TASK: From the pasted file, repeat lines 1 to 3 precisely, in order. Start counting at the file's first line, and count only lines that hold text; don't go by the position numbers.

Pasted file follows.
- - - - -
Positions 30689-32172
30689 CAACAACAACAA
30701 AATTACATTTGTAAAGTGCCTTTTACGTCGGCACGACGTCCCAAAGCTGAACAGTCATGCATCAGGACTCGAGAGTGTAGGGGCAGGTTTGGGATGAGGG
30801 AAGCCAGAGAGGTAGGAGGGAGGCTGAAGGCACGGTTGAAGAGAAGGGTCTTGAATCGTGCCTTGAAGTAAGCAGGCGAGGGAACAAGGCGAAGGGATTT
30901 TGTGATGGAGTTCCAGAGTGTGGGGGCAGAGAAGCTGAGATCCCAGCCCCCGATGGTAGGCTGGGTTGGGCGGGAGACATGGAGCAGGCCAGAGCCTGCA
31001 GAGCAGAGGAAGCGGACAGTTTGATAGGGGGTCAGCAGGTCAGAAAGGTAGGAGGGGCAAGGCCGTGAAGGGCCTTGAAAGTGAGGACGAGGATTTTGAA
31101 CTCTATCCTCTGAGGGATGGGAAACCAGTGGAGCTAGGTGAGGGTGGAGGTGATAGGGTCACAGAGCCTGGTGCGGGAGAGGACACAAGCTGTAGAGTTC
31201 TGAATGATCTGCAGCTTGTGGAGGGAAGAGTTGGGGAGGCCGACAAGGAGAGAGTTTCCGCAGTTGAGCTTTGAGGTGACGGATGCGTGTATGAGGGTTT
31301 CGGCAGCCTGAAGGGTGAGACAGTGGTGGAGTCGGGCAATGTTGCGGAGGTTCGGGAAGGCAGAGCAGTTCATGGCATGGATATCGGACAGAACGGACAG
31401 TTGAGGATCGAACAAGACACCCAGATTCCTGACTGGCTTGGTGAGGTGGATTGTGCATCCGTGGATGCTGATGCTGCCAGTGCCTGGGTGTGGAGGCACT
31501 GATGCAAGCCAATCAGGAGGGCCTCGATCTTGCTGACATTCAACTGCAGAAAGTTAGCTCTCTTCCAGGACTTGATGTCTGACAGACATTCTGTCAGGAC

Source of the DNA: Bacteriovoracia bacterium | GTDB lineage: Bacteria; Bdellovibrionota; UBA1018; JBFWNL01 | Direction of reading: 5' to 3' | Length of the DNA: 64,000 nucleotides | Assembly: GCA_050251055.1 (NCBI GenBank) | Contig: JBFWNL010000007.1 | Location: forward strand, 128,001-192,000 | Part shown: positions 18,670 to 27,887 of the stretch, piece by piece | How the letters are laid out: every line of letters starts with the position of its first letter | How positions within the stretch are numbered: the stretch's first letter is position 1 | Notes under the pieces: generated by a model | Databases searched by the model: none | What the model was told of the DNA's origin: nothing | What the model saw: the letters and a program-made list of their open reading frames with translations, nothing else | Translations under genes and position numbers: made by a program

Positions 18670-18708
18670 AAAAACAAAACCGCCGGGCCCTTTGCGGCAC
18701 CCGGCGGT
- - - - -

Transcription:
Positions 30689-32172
30689 CAACAACAACAA
30701 AATTACATTTGTAAAGTGCCTTTTACGTCGGCACGACGTCCCAAAGCTGAACAGTCATGCATCAGGACTCGAGAGTGTAGGGGCAGGTTTGGGATGAGGG